Designers know that their companies aren’t just clothing labels — they are brands that go beyond products. Brands can be social influencers and lifestyles, not merely knit sweaters or a trendy pair of jeans. The way in which brands connect with their consumers is a sign of the brand’s belief, confidence and the strength of its point of view.
Yes, fashion brands are more than just their logos, and to remain relevant in today’s retail market, companies have to keep up with the times in order to attract new generations of customers. And to do so, some companies have to rebrand themselves and evolve their image.
Calvin Klein and Diane von Furstenberg have both recently redesigned their logos to revamp their brands and stay on trend. Logos are easily outdated over time and do need to change every so often, but they shouldn’t be altered just for the sake of change. Erich Joachimsthaler, CEO of branding firm Vivaldi Partners, told Glossy, “You don’t want to do rebranding because you don’t like the design. You want to rebrand because you have another story to tell.” Brands should evolve when a change is necessary — and declining sales and lost revenue is usually where it all begins. Then it’s out with the old and in with the new, or else it could mean said brand is just out for good.
Look at Jean Machine, Danier, and Sears; all mega-retailers in Canada who have suffered the woes of not being quick enough to adapt to mainstream shifts to attract their next generation of customers. However, one of the main reasons for the discrepancies in consumer appetite for certain clothing items is that the market is oversaturated. Fashion has never been more competitive, and with more new and exciting retailers to choose from, older companies run the possibility of falling behind if they don’t revamp and refresh their brand. It’s no longer about buyer loyalty, but more so about being in the forefront of people’s minds.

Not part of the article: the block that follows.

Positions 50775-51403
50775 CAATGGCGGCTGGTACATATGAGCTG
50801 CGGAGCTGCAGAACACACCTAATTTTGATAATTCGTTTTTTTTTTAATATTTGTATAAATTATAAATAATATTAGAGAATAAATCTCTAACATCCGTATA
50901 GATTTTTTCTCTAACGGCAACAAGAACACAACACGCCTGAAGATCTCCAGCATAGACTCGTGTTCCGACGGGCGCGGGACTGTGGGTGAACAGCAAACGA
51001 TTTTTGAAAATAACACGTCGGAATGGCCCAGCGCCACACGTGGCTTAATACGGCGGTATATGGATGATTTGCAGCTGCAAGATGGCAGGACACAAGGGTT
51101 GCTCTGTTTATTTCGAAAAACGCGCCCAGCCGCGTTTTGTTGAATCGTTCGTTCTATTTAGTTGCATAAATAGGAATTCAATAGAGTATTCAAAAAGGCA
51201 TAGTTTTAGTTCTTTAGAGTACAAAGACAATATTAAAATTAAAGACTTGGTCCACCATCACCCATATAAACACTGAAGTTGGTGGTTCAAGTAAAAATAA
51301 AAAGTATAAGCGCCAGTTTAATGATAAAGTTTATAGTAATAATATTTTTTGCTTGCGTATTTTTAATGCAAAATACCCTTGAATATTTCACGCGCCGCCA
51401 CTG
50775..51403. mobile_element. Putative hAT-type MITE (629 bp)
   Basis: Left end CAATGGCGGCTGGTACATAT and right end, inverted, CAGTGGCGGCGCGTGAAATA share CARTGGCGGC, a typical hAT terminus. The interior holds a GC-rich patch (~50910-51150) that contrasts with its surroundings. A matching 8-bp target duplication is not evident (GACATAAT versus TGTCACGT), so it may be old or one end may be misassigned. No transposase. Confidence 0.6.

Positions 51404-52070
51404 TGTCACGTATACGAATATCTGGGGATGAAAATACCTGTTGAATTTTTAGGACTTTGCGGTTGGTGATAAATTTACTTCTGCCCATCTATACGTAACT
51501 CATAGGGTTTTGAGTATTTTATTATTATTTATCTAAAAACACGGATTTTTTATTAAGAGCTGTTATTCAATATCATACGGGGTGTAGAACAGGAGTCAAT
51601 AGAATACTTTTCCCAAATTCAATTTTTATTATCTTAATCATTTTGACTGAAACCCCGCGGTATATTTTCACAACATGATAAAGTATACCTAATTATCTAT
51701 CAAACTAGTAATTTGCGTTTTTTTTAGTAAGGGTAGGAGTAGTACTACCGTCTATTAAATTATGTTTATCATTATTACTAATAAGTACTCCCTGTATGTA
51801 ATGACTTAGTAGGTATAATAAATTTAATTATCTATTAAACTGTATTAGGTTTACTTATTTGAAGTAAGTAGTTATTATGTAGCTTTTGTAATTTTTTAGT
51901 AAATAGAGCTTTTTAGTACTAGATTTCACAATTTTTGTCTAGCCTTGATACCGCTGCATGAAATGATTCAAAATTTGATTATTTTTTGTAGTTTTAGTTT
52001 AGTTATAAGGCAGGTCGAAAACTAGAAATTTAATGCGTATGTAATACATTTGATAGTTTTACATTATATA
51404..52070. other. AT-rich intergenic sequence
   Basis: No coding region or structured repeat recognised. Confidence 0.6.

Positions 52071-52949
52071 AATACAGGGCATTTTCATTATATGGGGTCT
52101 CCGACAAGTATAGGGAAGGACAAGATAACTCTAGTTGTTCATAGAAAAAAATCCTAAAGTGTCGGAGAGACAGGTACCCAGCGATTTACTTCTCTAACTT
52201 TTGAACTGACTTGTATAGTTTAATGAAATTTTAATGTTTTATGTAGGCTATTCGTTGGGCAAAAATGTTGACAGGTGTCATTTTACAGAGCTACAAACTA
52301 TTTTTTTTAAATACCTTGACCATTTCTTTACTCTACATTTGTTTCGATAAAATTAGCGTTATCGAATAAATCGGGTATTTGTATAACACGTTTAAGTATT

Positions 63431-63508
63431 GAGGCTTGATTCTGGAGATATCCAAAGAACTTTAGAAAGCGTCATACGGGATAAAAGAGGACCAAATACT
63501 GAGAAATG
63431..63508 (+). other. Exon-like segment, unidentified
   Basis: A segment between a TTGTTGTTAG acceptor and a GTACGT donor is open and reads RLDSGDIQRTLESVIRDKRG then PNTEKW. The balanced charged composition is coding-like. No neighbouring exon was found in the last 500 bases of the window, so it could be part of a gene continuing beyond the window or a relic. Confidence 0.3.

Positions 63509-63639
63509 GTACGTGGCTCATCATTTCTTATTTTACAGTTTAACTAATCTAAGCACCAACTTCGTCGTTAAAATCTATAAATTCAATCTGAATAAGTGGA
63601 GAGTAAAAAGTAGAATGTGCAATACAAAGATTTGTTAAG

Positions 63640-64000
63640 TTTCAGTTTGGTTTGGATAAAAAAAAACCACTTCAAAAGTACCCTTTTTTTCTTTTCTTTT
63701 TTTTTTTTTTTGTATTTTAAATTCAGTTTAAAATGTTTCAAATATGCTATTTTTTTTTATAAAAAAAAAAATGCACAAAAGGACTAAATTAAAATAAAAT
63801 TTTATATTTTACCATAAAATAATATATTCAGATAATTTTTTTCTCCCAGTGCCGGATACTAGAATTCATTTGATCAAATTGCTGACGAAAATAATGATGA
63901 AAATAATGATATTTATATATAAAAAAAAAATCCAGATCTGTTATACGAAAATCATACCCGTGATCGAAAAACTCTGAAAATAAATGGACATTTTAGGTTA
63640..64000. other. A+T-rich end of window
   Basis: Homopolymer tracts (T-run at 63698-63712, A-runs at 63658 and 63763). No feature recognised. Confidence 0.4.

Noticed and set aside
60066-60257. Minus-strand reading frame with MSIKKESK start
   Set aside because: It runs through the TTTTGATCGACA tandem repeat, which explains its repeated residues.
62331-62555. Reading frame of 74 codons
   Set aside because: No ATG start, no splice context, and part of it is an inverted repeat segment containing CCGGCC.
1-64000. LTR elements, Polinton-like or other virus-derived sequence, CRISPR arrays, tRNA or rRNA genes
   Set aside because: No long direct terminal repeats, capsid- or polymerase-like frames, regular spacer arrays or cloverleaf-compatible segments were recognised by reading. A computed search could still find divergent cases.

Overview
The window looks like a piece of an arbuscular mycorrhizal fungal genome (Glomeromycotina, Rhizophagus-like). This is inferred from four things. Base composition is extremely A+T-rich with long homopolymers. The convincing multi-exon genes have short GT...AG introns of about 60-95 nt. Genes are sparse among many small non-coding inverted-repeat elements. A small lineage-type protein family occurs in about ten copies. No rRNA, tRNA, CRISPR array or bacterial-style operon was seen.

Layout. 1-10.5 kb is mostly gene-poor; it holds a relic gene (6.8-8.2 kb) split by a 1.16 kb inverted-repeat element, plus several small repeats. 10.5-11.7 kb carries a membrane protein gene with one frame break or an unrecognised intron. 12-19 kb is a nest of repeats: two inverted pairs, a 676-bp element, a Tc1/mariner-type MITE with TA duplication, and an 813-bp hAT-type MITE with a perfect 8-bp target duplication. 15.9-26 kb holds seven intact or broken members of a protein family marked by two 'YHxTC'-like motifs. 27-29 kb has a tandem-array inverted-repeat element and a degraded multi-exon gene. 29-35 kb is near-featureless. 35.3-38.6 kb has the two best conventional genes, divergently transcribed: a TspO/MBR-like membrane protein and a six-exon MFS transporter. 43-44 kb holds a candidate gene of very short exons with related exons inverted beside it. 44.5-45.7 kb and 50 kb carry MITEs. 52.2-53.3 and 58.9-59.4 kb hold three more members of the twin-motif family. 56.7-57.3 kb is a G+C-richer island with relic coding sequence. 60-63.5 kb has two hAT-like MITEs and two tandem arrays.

Branding is an essential business tool as a company’s brand image distinguishes its products and services from those of its competitors. By simply referencing a brand, images and expectations about its products are instantly brought to the minds of consumers. And although these Canadian brands listed are in the process of rebranding, it’s a challenge for them to reshape their previous image into something today’s buyers see as relevant and, once again, trendy.
That is why brands across all industries need to be strategic when considering a rebrand and think through the larger implications for what type of message rebranding sends to consumers. Consider Yves Saint Laurent for example (now Saint Laurent Paris), a world-famous brand that successfully rebranded under Creative Director Hedi Slimane and CEO Francesca Bellettini. According to European CEO, Saint Laurent has boasted double-digit year-on-year growth since 2012, making it the fastest growing major brand in the luxury fashion market all thanks to some major rebranding. Saint Laurent’s brand shift suggests there’s a new power in playing with a brand’s icon status — once fixed and rigid, but now seemingly more fluid and playful.
Such brands have to make changes in order to be “cool” again, but for some, is it too late? In a recent article from CBC, retail analyst John Williams said, “When the ship hits an iceberg and is sinking, rearranging the menu in the dining room is not the [solution]… It’s too little, too late.”
Sometimes rebranding isn’t enough to save a retailer, yet those who try in times of financial trouble have a better chance at survival than brands who refuse to notice popular market trends. In Bellettini’s words, “A brand without clarity, at the end of the day, becomes just a commodity,” and the fashion world has enough of those already.
Featured Image: Instagram/@DanierLeather
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